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Keep Internet Access Tax Free!

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Posted by Cassandra Carroll on Tuesday, August 12th, 2014, 1:14 PM PERMALINK


Keep Internet access tax free!  Sign the petition!

The House recently passed a permanent extension of the internet tax moratorium, H.R. 3086,  Permanent Internet Tax Freedom Act (PITFA). PITFA would permanently prevent state and local governments from imposing taxes on internet access. (This should not be confused with the Marketplace Fairness Act, which would allow sales tax to be collected from e-commerce.) The Senate has not yet passed the moratorium, but it is of great importance that they pass it before the current moratorium expires on November 1st.  

The Permanent Internet Tax Freedom Act is the only thing stopping state and local governments from taxing internet access and making it significantly less affordable. If internet access is less affordable, fewer people will have it, and if fewer people have internet access, there is less investment in broadband infrastructure and overall less people using the internet as the amazing tool for innovation and entrepreneurship that it ought to be.

There is very little doubt that states and cities would impose taxes as soon as they were allowed.  Using cellular phone access as an example, an average of 17% of the average American cellular phone bill is now comprised of taxes.

Please do your part to keep internet access tax-free by signing our petition telling Congress to pass PITFA!

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Proposed EPA Rules Promise Devastating Losses, Negligible Benefits

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Posted by Cassandra Carroll on Tuesday, July 29th, 2014, 10:18 AM PERMALINK


The EPA is holding public hearings on their new proposed Clean Power Plan in Atlanta, GA, Denver, CO, Pittsburgh, PA, and Washington, DC this week so that people who are concerned or interested can present comments, data and arguments about the plan. (Note that even though an event near you might be fully booked, you can still post, email, mail, or fax your comments.) If you’d like to attend and have your voice heard, you can register and find more information here.

The Clean Power Plan is a disastrous and unprecedented new set of rules that the EPA has billed as a way to cut carbon dioxide emissions from power plants by a total of 30% (The actual goal is 30% less carbon than 2005 levels, a detail the EPA has mostly downplayed when selling this plan to the public.) over the next two decades. On the surface, this might sound like a great idea, but it starts to fall apart as soon as you begin to examine the methods and costs that would go into complying with the rules. 

Using a series of ridiculously complicated and arguably arbitrary formulas, the EPA has come up with a goal for each individual state to reduce its carbon emissions by, claiming to have based these goals on each state’s ability to reduce emissions. The agency intends to leave it up to the states themselves to come up with and implement plans to meet the goals they were assigned, offering only four “building blocks” (heat rate improvements, lower-emitting power plants, end-user energy efficiency, and zero-carbon generation) as suggestions.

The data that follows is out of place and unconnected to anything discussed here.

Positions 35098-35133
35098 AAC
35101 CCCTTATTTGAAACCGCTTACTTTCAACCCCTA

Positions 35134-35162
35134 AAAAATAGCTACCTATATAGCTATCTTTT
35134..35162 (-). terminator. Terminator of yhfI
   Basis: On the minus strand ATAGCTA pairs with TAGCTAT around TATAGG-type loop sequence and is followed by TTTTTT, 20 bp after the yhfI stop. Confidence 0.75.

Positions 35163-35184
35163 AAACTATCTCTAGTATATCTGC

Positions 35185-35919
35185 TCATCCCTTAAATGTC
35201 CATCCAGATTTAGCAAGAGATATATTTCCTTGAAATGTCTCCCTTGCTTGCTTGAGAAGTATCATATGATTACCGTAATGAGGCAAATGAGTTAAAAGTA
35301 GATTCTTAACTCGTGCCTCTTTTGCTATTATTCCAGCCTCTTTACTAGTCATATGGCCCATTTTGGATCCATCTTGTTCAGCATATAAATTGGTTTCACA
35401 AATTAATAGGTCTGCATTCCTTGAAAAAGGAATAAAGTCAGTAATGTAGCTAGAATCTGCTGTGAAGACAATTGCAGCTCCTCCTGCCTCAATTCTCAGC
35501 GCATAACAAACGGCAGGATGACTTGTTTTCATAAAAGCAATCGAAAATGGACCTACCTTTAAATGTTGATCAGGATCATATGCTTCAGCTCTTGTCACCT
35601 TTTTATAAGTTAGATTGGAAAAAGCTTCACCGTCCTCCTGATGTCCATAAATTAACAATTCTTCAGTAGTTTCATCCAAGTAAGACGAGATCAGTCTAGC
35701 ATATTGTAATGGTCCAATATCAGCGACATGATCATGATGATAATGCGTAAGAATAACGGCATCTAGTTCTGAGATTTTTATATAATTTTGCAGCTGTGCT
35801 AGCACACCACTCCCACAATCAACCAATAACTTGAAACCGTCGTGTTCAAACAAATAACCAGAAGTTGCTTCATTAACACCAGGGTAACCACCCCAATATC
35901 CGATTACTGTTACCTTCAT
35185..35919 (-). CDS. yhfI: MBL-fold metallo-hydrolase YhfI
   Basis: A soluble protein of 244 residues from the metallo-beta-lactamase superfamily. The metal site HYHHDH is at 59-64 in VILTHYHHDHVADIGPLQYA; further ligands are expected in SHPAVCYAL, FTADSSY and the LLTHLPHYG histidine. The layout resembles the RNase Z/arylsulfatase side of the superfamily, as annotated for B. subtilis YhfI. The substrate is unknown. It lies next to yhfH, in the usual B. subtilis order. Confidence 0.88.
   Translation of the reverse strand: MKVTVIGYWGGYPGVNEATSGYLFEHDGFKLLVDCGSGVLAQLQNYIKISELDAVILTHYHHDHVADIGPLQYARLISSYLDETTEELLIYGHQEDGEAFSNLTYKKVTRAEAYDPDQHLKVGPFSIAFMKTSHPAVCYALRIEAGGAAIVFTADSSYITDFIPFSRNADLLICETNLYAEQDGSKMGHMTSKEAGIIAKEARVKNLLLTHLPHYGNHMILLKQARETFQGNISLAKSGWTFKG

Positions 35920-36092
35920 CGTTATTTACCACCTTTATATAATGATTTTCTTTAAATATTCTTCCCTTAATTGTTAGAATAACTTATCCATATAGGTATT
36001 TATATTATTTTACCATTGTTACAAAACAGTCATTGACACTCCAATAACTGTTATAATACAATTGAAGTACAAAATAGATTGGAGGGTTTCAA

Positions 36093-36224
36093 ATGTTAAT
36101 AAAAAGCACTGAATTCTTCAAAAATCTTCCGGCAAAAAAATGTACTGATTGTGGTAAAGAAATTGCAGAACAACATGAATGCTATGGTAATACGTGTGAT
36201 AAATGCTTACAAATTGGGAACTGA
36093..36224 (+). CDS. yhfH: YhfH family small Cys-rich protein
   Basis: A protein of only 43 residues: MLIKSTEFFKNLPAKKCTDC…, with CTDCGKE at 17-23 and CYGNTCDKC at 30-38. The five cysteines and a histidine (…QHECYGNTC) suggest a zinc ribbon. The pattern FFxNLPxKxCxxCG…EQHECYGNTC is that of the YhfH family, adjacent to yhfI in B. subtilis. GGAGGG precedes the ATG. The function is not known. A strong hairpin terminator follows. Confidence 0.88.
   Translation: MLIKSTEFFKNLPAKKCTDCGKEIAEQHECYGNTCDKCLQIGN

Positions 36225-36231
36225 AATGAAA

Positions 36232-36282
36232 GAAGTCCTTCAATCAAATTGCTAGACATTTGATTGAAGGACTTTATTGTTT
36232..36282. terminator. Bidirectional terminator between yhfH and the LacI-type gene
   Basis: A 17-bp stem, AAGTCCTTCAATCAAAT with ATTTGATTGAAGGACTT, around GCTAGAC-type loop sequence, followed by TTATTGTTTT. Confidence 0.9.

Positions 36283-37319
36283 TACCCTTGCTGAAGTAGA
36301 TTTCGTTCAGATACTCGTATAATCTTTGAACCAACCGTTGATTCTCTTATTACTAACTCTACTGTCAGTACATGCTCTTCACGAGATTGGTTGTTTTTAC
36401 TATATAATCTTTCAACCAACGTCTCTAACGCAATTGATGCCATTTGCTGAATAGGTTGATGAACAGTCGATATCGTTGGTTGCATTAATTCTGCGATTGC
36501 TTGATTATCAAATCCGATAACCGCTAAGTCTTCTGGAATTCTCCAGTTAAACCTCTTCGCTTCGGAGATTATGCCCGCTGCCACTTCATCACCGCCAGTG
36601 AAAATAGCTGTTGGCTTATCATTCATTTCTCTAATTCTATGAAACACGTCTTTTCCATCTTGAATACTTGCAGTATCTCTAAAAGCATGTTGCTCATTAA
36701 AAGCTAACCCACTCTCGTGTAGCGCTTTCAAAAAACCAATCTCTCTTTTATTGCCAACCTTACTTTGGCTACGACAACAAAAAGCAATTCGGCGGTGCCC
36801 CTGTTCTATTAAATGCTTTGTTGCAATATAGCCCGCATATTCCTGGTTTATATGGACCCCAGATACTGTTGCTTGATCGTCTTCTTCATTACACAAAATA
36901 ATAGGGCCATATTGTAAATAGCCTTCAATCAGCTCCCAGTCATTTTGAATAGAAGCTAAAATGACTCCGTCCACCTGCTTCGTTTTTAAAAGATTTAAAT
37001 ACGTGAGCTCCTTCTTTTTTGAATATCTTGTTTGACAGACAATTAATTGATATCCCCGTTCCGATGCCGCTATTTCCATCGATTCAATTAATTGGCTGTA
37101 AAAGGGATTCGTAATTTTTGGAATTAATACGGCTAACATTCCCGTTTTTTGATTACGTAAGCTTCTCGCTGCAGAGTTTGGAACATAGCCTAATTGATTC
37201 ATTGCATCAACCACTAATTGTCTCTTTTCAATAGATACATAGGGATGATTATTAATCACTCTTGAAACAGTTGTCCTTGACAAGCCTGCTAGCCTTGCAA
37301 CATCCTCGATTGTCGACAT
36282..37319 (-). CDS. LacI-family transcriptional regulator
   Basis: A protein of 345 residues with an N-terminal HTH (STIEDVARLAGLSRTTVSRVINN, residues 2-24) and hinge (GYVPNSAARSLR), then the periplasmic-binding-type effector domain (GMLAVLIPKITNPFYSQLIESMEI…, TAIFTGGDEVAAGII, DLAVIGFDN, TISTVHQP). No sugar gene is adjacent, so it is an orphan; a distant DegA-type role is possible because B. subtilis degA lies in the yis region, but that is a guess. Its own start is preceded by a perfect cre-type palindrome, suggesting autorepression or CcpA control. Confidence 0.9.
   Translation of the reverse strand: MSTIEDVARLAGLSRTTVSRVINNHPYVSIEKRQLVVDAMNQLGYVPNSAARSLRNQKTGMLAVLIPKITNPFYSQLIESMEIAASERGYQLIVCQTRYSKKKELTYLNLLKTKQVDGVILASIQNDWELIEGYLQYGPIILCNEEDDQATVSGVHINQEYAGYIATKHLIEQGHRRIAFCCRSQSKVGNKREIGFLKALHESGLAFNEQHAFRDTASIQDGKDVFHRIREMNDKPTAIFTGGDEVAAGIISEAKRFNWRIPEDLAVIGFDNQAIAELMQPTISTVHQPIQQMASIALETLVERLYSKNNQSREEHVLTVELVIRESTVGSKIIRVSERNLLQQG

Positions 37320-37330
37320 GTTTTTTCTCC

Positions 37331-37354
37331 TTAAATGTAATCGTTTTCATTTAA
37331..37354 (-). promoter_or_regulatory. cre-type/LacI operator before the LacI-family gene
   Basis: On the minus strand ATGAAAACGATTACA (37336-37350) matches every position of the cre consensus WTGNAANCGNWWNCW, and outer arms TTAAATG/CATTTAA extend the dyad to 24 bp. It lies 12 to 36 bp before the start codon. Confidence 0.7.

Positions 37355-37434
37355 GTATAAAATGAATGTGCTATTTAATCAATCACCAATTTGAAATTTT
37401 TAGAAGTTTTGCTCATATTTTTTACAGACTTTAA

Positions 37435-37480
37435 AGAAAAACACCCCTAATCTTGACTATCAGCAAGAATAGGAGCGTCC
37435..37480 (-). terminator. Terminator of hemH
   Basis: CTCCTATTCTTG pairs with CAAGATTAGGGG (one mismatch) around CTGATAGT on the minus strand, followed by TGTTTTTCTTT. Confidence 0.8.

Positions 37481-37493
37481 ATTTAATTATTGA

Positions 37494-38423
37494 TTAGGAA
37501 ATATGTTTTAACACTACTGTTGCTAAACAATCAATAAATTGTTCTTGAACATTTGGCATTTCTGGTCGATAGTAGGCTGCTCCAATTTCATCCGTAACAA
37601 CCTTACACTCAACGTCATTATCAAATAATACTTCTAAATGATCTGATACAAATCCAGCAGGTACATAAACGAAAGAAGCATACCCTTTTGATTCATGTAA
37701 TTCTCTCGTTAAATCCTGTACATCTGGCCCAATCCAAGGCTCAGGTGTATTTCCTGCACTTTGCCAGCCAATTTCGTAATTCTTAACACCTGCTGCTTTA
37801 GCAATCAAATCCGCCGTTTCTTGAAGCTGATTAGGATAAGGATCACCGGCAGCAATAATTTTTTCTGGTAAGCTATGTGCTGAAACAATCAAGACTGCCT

Not only are the rules and deadlines unfair, unequal, and potentially problematic to varying degrees for different states, the EPA bypassed congress completely in implementing them, using their dubious power under the Clean Air Act to circumvent the normal process that would be involved in making such rules. The agency has never done this before, and it is already questionably legal, as the Clean Air Act states that the EPA may require states to adopt new standards, and to guide states in how to do so, but that the ultimate power of deciding what the standards would be lies with states. The EPA adds insult to injury by calling this a “federal-state partnership”, using a broad definition of the word “partnership” that eschews the popular idea that partnerships are typically voluntary. 

Along with being a massive overreach of authority, the new rules stand to destroy jobs and sharply drive up electricity prices, all while putting a negligible dent in our country’s overall carbon emissions. Even if, by some miracle, these rules didn’t cause widespread economic trouble, allowing the EPA to implement them will set a new precedent for them to unilaterally impose even more demands on individuals and industries later, without Congress stepping in to help ensure new rules are sensible, fair, and not outside the bounds of the EPA’s authority. 

Industries are still considering what all of this will mean for them, but from what we can see already, it doesn’t look promising.

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Alison Christine

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ATR on PBS: Unchecked Spending Draining Highway Trust Fund

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Posted by Cassandra Carroll on Thursday, July 24th, 2014, 12:55 PM PERMALINK


The Federal Highway Trust Fund, which provides the funds used to build and maintain many highways and bridges in the US, is projected to run dry in August, causing politicians in Washington to rush to find a way to keep the fund afloat before leaving for their August recess.